For the last few months, I have been having intermittent problems accessing my wireless network with my early model MacBook Pro 2.0 GHz laptop. The problem began soon after applying the 10.5.3 system update so I thought it was software. There were some connectivity issues with that update. Often, I could connect to my wireless network for several hours and then lose the connection after I put the machine to sleep. Often, the Airport menu would show no networks and the top line would say “Airport: Scanning…” Sometimes, I would get a dialog box asking to join a new network. My home network would be displayed and I could select it but the connection would time out.
I lived with this problem for several months. Usually I work at my desk where I use several external drives so it was no problem to plug into a wired network. After I got my iPhone I would often couch surf with it. Hot Wife had no connectivity problems with her work MacBook Pro and the iPhone connected just fine as well. I closely followed some advice on MacFixIt but was unable to solve the problem by deleting and reinstalling network connections, deleting plist files and other voodoo.
A few weeks ago, I bought a 230GB hard drive to replace my cramped 100GB OEM drive. When I was in the machine, I double checked the antenna connection to internal airport and reseated it just in case. I still had the connection problems. Finally, I did an archive and install of 10.5 and for a few hours, I thought the problem was gone. However, later that day, the wireless connection dropped and could not be restored. As a final check I used the shotgun approach and tried everything: I swapped out to different Airport Express Base Station and played with its settings. I upgraded the firmware on my Linksys wired router. Finally, I did a clean install of Mac OS 10.5 on a USB drive and the problem persisted. The problem had to be hardware.
Since Hot Wife are going to be sharing a computer with me for a while after her job change next month, I needed to have a computer that was more lap friendly. So on Friday, I took my AppleCare protected investment to the Apple Store. I told the soul-patch sporting Mac Genius I was having wireless connectivity issues and that it was consistent between different user accounts and OS versions and he gravely shook my hand and said “You’ve done all my troubleshooting for me. It’s hardware.” He said it was probably a loose antenna cable but they would order a new Airport card as well. I didn’t tell him that I had already checked the cable. While we were talking, we both noticed that the signal strength in the Apple Store was fluctuating from 5 bars to 1. I think they have a pretty strong signal in that store. There was no way it should have been fluctuating like that.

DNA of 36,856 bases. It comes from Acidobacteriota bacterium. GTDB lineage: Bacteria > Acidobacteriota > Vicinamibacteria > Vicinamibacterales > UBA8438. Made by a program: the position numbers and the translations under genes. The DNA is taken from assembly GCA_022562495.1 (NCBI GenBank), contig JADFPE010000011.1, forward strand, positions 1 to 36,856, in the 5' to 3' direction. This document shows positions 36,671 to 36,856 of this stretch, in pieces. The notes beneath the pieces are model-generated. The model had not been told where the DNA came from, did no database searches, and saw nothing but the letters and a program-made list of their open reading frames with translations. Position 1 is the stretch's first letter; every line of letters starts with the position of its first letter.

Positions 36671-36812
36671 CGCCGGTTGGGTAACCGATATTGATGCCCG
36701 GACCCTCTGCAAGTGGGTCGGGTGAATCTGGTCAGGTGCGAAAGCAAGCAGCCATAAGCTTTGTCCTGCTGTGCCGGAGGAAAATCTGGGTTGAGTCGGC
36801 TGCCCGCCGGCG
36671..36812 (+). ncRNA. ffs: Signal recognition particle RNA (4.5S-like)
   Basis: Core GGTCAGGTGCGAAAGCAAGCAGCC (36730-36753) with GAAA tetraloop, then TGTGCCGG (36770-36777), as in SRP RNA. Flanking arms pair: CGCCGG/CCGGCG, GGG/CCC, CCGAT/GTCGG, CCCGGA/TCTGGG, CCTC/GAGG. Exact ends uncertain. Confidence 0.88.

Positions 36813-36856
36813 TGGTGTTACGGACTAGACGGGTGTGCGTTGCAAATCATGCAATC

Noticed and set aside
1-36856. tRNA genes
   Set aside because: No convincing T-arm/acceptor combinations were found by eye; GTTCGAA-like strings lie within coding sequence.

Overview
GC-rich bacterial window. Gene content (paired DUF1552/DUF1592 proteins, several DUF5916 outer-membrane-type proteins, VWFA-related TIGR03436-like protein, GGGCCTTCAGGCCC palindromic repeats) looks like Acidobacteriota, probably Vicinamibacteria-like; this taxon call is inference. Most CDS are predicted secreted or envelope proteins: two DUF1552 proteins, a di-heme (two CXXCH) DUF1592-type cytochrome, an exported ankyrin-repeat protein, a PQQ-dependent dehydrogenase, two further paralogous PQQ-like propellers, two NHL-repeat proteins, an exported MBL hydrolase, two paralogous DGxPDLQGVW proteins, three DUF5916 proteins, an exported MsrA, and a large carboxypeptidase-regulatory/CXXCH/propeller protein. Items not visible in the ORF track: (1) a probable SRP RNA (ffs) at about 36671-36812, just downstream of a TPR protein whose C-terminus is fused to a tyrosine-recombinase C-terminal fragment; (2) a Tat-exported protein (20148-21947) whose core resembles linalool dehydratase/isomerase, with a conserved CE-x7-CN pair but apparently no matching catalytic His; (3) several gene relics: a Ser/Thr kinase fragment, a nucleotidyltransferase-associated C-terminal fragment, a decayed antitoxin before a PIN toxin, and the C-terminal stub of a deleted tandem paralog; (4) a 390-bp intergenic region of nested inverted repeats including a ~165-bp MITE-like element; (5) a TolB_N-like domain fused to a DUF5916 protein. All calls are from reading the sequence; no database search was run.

So I gave the machine up Friday night and they called me back this evening said that although they couldn’t duplicate the problem (I guess it never totally died like it does at my house where the wireless network is much simpler than at the Apple Store), they replaced the Airport Card anyway. I took the Girl Child to store and picked up a new laptop battery as well so Hot Wife could have more than 15 minutes unplugged time.
It’s been working great for the last few hours. It’s nice to take over the dining room table again. The moral of the story is that when you eliminate or reduce the likelihood of a software problem, start looking at the hardware.
Update: 9/9/08. After a few more hours of working great, my MacBook Pro is back to intermittent failed connections to Airport. The signal strength seems a bit stronger and I am seeing more of my neighbor’s networks but connecting to my Airport Express or a borrowed Linksys router usually times out or just stays on scanning. It’s quite frustrating and it looks like it will be time to go back to the Apple Store for more repairs.
Update: 10/6/08. I took the MacBook Pro back to the genius bar at the Apple Store and turned it for service again. After four days, I got the machine back and the wireless is working great. They replaced the wireless 802.11 antenna which in the 2.0 GHz MBP is located on the back of the machine between the hinges under the gray plastic cover. If you are having this intermittent problem, I could be a broken antenna. The part is available for $29.95 at iFixit, but they list the repair as “very difficult (requires disassembling almost all of the computer. Not recommended for non-professionals).
Since the repair, my MBP has been working great. It’s so nice not to be tied to the ethernet port on my desk.